But after all his tough talk, Couples just rolled over this week, saying, “There is no reason for me to wait till Sept. 26 (the cutoff date for Couples to set his Cup roster) to pick Tiger. He’s the best player in the world forever.”
C’mon Freddy, stick to your guns. If I didn’t know any better I’d say that quote was crafted directly from Tiger’s PR people.
It’s tough for me to swallow because I think that Couples was right in the first place. Tiger has never played in many tournaments. He picks and chooses his spots, and more power to him, he’s still been successful.
But there are plenty other good, young American golfers that are playing at a much higher level than Woods right now and also play in 20-25 tournaments per season.
Don’t they deserve a spot more?
With that said, if I were captain you’re damn right I’d pick Tiger. Leaving him off the roster would be like passing up Michael Jordan when you’re picking teams for 5-on-5 -- he may be washed up but jeez, he’s still Michael Freaking Jordan.
It made me so happy to hear someone call out Woods though. He claims to have changed, that the Bimbo Patrol and his little car accident made him into a new man with new priorities.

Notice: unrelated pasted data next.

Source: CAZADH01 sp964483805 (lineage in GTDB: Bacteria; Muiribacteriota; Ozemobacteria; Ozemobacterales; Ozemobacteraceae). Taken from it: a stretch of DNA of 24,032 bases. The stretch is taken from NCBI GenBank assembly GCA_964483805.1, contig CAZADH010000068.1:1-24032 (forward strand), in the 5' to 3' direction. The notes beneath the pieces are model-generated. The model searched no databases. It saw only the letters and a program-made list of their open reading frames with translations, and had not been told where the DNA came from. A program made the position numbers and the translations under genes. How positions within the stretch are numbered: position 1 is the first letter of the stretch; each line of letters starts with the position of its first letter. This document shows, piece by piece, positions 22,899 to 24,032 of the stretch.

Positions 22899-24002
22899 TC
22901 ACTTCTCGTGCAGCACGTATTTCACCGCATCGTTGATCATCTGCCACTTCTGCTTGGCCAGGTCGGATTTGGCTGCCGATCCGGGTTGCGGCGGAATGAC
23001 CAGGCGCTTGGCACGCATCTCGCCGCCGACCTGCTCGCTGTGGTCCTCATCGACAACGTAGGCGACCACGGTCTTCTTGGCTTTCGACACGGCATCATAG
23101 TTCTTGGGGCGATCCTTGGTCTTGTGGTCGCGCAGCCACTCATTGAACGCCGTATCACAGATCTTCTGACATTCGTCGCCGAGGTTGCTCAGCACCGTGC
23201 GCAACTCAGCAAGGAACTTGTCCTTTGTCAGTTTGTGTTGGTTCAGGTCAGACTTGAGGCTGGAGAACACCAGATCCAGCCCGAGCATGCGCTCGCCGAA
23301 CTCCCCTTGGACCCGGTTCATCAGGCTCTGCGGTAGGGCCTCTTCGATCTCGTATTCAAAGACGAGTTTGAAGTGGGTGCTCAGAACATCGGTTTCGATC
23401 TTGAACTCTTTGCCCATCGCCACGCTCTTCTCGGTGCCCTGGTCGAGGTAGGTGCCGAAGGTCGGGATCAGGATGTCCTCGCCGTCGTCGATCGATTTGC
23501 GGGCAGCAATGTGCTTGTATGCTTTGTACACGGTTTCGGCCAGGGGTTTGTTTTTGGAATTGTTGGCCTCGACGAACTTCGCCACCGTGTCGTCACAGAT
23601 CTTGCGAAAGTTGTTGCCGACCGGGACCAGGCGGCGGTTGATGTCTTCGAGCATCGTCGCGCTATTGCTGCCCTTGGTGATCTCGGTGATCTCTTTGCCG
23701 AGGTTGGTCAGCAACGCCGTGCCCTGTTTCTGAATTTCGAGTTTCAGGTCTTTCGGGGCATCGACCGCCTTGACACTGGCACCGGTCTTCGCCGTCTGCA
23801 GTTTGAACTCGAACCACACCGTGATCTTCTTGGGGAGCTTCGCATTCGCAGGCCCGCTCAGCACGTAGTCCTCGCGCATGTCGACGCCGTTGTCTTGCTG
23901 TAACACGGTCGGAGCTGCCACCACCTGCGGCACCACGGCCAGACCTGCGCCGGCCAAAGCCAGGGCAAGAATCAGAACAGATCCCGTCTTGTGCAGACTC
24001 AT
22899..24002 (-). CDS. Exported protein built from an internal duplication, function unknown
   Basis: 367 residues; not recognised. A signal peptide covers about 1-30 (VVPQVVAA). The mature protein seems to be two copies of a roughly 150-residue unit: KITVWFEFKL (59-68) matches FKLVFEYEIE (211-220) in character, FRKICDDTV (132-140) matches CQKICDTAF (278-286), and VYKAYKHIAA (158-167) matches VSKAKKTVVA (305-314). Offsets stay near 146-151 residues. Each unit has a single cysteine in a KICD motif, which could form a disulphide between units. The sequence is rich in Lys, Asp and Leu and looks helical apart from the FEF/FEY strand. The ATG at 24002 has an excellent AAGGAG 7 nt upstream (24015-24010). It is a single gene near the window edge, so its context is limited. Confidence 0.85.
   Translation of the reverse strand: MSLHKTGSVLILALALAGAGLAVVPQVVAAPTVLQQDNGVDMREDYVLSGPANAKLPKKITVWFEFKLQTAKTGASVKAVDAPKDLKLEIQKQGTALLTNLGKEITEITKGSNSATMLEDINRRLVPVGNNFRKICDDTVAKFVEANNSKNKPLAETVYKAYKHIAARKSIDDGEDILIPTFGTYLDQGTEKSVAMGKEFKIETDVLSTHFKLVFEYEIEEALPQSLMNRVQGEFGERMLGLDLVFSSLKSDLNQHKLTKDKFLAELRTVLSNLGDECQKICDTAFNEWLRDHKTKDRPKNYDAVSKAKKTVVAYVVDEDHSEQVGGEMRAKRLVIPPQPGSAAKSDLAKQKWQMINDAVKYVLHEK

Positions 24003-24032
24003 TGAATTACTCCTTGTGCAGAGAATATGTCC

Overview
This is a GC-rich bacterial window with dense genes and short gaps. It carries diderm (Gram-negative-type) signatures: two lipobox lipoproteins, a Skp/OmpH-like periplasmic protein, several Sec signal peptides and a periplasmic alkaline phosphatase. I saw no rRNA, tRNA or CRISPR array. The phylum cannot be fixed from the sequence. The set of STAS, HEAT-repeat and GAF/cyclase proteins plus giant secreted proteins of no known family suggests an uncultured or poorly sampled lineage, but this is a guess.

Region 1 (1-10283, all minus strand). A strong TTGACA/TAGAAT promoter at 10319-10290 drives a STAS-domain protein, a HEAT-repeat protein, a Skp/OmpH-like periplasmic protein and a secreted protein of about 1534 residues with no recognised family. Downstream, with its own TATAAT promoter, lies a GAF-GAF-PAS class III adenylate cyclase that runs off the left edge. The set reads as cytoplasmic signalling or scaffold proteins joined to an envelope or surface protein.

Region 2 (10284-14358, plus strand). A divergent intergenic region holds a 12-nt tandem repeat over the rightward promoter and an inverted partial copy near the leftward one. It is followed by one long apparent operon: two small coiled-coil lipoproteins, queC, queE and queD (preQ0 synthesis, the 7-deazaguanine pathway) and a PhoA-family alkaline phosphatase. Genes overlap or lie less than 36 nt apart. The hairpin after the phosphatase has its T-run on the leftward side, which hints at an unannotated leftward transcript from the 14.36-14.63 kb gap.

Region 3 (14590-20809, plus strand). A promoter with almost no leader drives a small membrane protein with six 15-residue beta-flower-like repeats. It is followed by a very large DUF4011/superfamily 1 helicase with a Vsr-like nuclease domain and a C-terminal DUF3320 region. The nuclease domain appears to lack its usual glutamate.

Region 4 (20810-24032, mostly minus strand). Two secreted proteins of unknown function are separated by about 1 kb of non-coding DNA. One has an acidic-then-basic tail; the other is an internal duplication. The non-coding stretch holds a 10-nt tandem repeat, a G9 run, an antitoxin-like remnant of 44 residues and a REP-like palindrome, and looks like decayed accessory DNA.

And yet, this New Tiger still plays in relatively no PGA tournaments, is still icy with the media and, oh yeah, stinks at golf.
So yeah, he’s changed all right. He doesn’t win any more -- that’s a big change.
In the grand scheme of things I don’t mind that Couples selected Woods for the Presidents’ Cup team, I just wish he wouldn’t have flip-flopped so much. Don’t talk tough then get all soft on us.
Every now and then I think Woods needs to be reminded that he’s not an iconic figure anymore. That he’s not untouchable. That he can’t get away with never playing golf tournament and being an ass to everybody that asks him a question.
But that’s what Tiger does.
And it’ll be interesting to see how much the interest lasts if he continues to not contend in these tournaments.
Woods still drives the bus that is the PGA Tour -- ratings double every time he’s in the field. So of course he’s playing in the Presidents’ Cup, it’s apparently not golf unless Tiger is involved.
And while I find it difficult to fault Couples’ decision, I don’t agree with his logic. Woods needs to earn a spot on the U.S. roster with his play, not with his aura.